Gains in labor productivity, whether due to capital deepening or improved business processes, ultimately pass through to real incomes. As a result, total real personal income has grown recently: over 2 percent per year since the rebound in employment in mid-2003, despite significant energy price increases. If productivity growth continues at or above trend, as seems likely, then we should see healthy growth in real income next year, anticipation of which should continue to support consumption growth in 2006.
Labor markets have recovered from the recession of 2001. Although employment was stagnant for a time following the downturn, hiring picked up in 2003. Of course, Hurricane Katrina disrupted labor markets by forcing the displacement of close to a million people from the Gulf Coast region. That separated a substantial number of workers from their employers, and damaged a substantial portion of the capital stock in the affected areas. As a result, U.S. employment growth was noticeably depressed in September and October, although quantitative estimates of the storms’ effects are imprecise. Payroll expansion resumed in November, however, and one would expect most of the gap to be made up over the next several months as reconstruction efforts get under way.
The overall outlook therefore is for a healthy expansion next year. Real GDP should grow at about 3.5 percent. Household spending should grow at about the same rate in real terms. Business investment should expand substantially faster than overall output and residential investment should expand more slowly, perhaps even falling in real terms. I expect employment to track the growth in the working age population.
This is a fairly balanced picture, but naturally there is some uncertainty attached to it. Economic fundamentals could depart from their anticipated trajectories in any number of ways that could leave a mark on U.S. economic aggregates. For example, spot oil prices — or other commodity prices for that matter — could well turn out either above or below the path embodied in futures prices. Many global commodity markets have been affected by the unanticipated surge in worldwide demand over the last several of years; those for which supply elasticities are low have experienced significant price run-ups. Commodity price surprises in either direction could alter aggregate supply conditions and either add or subtract from output growth.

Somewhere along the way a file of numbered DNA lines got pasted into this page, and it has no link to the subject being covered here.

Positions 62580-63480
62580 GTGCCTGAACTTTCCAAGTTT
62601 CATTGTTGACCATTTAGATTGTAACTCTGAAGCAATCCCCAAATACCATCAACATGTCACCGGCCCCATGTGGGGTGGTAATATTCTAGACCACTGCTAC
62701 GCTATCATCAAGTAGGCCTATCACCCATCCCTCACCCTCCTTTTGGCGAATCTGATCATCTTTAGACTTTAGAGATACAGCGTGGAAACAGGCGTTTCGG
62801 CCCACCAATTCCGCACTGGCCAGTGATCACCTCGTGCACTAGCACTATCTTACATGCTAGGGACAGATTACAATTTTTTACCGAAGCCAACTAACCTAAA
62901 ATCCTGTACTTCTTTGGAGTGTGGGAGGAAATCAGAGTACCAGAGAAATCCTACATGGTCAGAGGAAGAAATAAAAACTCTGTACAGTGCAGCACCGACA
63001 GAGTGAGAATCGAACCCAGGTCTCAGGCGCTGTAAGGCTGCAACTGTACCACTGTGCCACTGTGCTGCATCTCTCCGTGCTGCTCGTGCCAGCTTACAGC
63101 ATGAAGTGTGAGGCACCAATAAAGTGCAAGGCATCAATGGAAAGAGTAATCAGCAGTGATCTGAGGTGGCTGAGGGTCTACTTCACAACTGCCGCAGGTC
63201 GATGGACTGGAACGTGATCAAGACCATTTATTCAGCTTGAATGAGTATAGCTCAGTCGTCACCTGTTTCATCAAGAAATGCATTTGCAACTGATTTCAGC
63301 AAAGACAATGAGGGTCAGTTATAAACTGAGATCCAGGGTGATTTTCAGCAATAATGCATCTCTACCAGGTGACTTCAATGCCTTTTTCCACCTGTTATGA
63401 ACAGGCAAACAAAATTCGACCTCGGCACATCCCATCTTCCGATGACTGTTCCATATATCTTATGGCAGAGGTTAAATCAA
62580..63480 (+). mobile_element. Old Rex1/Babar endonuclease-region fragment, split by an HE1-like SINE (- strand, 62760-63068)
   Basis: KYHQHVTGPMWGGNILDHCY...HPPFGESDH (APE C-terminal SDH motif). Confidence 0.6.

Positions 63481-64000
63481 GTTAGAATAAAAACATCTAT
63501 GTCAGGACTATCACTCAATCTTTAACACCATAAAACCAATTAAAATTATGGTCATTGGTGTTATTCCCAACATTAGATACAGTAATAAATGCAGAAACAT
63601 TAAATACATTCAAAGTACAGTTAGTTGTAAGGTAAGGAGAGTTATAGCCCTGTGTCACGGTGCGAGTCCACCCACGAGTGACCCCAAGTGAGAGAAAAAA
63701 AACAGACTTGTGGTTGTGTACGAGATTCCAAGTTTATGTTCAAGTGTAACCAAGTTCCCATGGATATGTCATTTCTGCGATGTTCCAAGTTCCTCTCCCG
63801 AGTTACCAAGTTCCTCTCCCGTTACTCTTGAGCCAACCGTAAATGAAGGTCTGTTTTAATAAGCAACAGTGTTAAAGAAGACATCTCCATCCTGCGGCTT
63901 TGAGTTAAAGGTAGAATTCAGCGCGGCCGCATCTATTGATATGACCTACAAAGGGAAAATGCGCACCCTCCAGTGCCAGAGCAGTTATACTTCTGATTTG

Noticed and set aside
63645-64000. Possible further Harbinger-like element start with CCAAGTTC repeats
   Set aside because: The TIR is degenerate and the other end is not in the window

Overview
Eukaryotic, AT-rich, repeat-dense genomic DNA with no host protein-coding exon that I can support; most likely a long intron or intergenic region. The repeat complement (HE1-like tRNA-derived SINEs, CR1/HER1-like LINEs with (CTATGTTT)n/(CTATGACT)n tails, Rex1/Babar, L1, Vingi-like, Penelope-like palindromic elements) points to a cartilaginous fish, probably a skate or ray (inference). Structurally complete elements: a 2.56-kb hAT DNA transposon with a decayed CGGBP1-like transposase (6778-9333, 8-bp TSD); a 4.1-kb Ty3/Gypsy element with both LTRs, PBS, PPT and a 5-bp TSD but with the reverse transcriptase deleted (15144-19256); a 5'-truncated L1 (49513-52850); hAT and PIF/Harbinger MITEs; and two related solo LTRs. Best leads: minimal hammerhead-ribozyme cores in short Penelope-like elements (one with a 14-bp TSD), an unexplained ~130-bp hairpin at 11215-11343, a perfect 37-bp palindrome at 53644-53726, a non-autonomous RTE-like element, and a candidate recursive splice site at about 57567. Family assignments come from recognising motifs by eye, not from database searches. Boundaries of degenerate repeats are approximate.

On the demand side, there is some uncertainty regarding the rate at which housing activity is likely to cool in the coming year. Although I do not think that a sharp fall in housing investment is likely, a range of forecasts from flat to moderately declining seem reasonable. And while continued growth in the share of output devoted to business investment seems highly probable, it is difficult to foresee with any certainty the scale of investment that businesses will find profitable to undertake, so spending growth in this category could well deviate from expectations. In contrast, growth in household spending is easier to forecast, because both economic theory and empirical evidence indicate that consumption growth is tied closely to income growth over time. The range of likely outcomes for real consumption growth is correspondingly more narrow.